My young daughter sometimes reminds me, “This is just for pretend, Daddy.” Although play is very serious business, she is clear that we are operating by make-believe rules. We suspend the realities that govern our actual existence so she can be a mommy, a kitty, or render me powerless with the magic word “abracadabra.” My favorite part is when she kisses me to make me strong again. That is because, in reality, I crave affection from my little girl. I sometimes find that people in the workplace lack this same clarity about what is make-believe, what is real, what people crave, and what people loathe.
Make-believe rules govern our lives everywhere we go. Sheldon, the super science nerd in the show “The Big Bang Theory,” refuses to give his best friend a birthday gift until Penny explains that gift givingis a non-optional social convention. Our made-up social “rules” are essential for holding society and companies together. We need these rules, but they are not always a positive force in our world. When we make-up rules that are contrary to our design, we create a mess.
One of my least favorite make-believe games at work is called: “It’s not personal; it’s work.” This game is played by a set pattern of complex, often contradictory rules. Here are a few of them:
- Do not take how I treat you personally.
- Do not bring emotions into your work (because they make me anxious).
- Be very likeable and reliable so people will like you and want to work with you.
- Be passionate about your work and put in extra hours.
- Give us your best, creative ideas. But do not be upset if we do not use them.
- Take pride in your work; make quality products.
The problem, of course, is that these rules contradict each other and reality. Unlike computers, people cannot partition their “hard drive” to operate their “rationale work being” separately from their “emotional personal being.” Work is an intensely personal activity. We are made to work, and we need to work. Like our Creator, we express our very nature in our work. That nature is rational and emotional, artistic and scientific, playful and serious… People cannot be deconstructed in the workplace and maintain the integrity of their full personhood. As I have worked with companies whose employee surveys revealed deep dissatisfaction, I noticed that employees are not just unsatisfied with the situation. No, they are angry and feel that their very personhood is under assault. Consequently, they protest this treatment in ways that disrupt effective operation of the business.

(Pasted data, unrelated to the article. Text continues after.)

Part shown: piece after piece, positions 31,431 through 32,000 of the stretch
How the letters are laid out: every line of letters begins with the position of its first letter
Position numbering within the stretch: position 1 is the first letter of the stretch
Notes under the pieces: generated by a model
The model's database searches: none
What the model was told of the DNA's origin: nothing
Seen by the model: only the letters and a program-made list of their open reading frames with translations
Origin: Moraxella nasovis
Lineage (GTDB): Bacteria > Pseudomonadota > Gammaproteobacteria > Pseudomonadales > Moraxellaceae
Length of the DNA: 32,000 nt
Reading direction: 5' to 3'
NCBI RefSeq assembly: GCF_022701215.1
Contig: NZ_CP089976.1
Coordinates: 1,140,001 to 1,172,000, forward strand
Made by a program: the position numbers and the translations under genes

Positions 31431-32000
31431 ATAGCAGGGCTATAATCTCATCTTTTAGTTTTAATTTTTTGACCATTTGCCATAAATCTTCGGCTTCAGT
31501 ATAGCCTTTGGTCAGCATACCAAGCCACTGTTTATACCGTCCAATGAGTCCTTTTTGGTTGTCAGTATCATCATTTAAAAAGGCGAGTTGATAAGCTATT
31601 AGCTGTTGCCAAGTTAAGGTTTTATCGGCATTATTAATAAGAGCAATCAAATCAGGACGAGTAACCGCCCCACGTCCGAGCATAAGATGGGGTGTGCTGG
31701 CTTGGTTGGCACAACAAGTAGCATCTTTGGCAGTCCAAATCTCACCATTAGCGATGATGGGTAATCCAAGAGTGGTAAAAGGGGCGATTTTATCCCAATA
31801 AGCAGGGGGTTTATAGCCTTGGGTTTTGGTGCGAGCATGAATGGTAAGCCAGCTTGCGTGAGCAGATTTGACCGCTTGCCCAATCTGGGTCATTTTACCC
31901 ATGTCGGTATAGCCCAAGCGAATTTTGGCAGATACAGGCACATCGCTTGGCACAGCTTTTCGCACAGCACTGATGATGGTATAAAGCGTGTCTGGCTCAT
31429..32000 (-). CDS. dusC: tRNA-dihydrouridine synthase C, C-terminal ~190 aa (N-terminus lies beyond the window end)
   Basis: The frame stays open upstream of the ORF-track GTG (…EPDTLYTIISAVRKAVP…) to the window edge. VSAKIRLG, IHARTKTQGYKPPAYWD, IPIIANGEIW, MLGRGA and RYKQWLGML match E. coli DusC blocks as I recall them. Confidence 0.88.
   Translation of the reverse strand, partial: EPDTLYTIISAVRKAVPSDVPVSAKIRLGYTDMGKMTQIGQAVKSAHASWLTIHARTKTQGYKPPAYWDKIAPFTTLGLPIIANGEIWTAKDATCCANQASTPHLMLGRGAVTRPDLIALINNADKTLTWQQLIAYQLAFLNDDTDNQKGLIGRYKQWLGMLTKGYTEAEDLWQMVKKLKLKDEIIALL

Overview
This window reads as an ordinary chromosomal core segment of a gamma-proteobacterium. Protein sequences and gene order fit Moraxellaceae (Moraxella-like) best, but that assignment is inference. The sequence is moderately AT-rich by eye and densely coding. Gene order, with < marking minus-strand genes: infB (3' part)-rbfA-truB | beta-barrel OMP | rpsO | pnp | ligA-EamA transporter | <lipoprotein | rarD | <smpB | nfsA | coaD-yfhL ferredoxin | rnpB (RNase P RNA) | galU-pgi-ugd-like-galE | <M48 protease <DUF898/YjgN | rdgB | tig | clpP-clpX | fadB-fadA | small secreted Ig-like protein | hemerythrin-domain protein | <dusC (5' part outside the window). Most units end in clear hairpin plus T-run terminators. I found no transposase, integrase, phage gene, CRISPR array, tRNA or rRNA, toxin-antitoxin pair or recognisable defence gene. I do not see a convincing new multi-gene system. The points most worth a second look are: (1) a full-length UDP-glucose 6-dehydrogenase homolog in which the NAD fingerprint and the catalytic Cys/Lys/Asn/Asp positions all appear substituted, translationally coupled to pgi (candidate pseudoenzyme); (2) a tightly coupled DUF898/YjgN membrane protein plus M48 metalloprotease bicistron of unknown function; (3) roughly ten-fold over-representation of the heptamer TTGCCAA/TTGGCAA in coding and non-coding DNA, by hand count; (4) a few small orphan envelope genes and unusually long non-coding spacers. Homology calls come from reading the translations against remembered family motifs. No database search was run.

People crave the opportunity to bring their whole selves to work. In the pretend world, I am rejuvenated and reenergized when my daughter kisses me. In the real world, employees are motivated and engaged when their employer embraces their whole person.
If you want motivated, engaged people in your business, embrace them as whole people. Here are a few ways you can do that:
- Notice what people enjoy doing and find out what people do best. Then make sure they get to do it every day!
- Invite people to do more than what their job description includes. As they take on more, adjust their compensation.
- Demonstrate that you personally care about them.
- Encourage supervisors to use their judgment when they apply policies, e.g., scheduling rules; time-off; and allow consideration of the employee’s performance, commitment, and life circumstances.
- Make sure job requirements do not contain needless formal education standards that bar otherwise qualified people from advancing.
- Provide supervisors with “human relations” training including topics such as interpersonal communications and conflict resolution.
- Reward high performers and genuinely treat them differently than lower performers.
- Deal with the hard personal stuff. Stop avoiding conversations because it might hurt people’s feelings.